Just last week we found out someone is bringing big guns to a fight, as Stuff told us Neil Graham was starting an online marketplace business to compete with the one and only Trade Me.
The new web site, called Wheedle wasn't ready for prime time yet when it was first mentioned online and after a few hours of hiccups it was taken offline until its official launch date, 1st October 2012.
In the brief moments the site was up (and down) Geekzone members started reporting some of the bugs around the site (and here as well). The discussion listed simple things such as listings showing completely unrelated images, to a bit more disturbing problem: pages showing someone else's user names and information.
It is great to see since then the mixed up identities problem seems to have been fixed, but other things popped up.
Right now I can imagine some Trade Me folks talking around a whiteboard:
- Tech Guy: We have a problem with Wheedle.
- Non-Tech Manager: Sure, it's a worthy competitor, backed by someone with deep pockets to go for the long run.
- Tech Guy: Not that, but. . . They store their password in plain text, instead of encrypting it before storing in the database.
- Non-Tech Manager: How do you know this?
- Tech Guy: I registered there and just clicked the "Forgot my password". The email came with my password instead of link to reset it. It tells me the password is stored in plain-text.
- Non-Tech Manager: So? That's their problem. If someone finds a vulnerability and manage to download database contents from their server it's their breach of privacy, not ours.
- Tech Guy: Sure. But reports tells us a good number of people reuse the username and passwords in more than one site.
- Non-Tech Manager: Are you saying if someone used their same Trade Me email or username and password to register on Wheedle then a bad guy in [insert country with lots of bad guys here] could try those on Trade Me and in some cases actually gain access to accounts?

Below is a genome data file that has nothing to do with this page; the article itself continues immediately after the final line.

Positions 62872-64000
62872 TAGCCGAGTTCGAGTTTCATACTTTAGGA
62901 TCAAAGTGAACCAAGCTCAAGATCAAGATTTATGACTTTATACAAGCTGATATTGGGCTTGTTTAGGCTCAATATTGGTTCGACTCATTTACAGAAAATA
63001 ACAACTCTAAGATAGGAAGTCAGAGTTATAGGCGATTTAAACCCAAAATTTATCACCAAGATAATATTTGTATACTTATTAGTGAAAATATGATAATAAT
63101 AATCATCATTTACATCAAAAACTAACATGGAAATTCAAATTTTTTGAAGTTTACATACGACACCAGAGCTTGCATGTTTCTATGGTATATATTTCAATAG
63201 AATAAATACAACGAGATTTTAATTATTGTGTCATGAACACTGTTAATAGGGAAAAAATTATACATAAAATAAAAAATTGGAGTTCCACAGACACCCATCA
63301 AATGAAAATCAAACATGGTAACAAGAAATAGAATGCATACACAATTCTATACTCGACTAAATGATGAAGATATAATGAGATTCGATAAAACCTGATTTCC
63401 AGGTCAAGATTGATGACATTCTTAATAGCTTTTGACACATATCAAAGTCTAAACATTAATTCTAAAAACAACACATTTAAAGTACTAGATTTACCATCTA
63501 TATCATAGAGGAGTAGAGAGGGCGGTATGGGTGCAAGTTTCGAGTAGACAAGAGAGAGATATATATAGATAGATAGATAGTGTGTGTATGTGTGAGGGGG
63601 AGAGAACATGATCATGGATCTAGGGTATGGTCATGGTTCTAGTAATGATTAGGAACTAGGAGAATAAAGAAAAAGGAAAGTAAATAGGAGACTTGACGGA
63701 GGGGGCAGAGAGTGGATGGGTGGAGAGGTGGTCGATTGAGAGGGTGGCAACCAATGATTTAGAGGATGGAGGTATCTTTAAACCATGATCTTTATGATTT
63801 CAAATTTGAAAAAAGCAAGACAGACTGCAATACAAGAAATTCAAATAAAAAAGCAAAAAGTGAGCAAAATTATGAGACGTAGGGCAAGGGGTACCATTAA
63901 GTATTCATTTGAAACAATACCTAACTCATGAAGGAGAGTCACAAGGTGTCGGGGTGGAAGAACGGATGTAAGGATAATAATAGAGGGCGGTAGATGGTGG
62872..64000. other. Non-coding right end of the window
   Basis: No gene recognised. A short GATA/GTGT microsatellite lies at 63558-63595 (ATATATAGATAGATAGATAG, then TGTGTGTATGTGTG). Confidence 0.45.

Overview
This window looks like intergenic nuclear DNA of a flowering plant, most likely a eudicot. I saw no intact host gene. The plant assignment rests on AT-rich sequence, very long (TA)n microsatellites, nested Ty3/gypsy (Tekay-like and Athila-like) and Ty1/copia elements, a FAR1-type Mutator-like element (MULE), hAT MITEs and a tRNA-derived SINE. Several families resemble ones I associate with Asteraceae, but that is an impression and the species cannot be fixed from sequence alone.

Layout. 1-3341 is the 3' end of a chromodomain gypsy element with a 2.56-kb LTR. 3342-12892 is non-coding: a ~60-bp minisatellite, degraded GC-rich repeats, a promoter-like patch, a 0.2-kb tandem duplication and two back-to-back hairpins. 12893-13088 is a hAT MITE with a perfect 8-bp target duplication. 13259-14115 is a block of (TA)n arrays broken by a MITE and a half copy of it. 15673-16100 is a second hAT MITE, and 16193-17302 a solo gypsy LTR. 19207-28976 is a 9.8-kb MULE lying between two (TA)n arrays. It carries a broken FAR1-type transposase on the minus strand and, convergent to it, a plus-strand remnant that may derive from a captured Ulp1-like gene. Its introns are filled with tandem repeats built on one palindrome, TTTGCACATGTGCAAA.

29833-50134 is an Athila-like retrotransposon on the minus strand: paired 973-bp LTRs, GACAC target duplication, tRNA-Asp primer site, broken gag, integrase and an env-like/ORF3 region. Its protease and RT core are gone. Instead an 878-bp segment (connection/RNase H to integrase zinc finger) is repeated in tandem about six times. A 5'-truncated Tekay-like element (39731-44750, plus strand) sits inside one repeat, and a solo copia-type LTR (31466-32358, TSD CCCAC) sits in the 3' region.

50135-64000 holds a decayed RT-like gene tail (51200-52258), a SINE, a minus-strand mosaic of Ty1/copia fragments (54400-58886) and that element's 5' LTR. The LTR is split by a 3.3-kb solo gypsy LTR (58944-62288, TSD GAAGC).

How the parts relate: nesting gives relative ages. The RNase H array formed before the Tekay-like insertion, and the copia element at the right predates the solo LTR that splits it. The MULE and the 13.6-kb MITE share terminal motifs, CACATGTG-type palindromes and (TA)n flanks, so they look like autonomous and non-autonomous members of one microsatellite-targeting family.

- Tech Guy: Hmmmm, yes.
- Non-Tech Manager: Holy shit, Batman!
We can use another scenario: there is something for sale on Trade Me, and armed with a third party list of valid emails addresses for the buyer a scammer could send out an email pretending to be the seller on Trade Me, saying something like "the item didn't sell, I can offer to you very cheap" and then get the unsuspecting buyer to deposit the payment into someone else's account for laundering.
You might say no one would fall for that. Think again. People fall for simple scams all the time.
I don't know what security they have implemented server-side, but sanitizing input data on the client side is no way to go on life:
If this is done on the client side only, then anyone with interest could easily craft a local page to bypass this weak strategy and send something malicious to the server, potentially gaining access to information stored there through SQL Injections.
The question that popped in my mind was "how long before Trade Me" forces people logging into their site to change their passwords?". Simply put, any third party vulnerability can affect Trade Me as an unintended consequence.
What can you do?
- If you are planning to register on any other site make sure you use a different email address, user name and password.
- If you already registered on any other site then go there now and change your email address and password.
Just do one of those two things and you will be a lot safer.
And for those on Twitter who said we shouldn't be criticising newcomers. I'm happy to support a new online marketplace in New Zealand but security should be part of design since Day 0. I hope this is something for them to consider, and good luck the days ahead.
Other related posts:
Google crawling Geekzone HTTPS
Geekzone gone full HTTPS
Google Chrome cache performance
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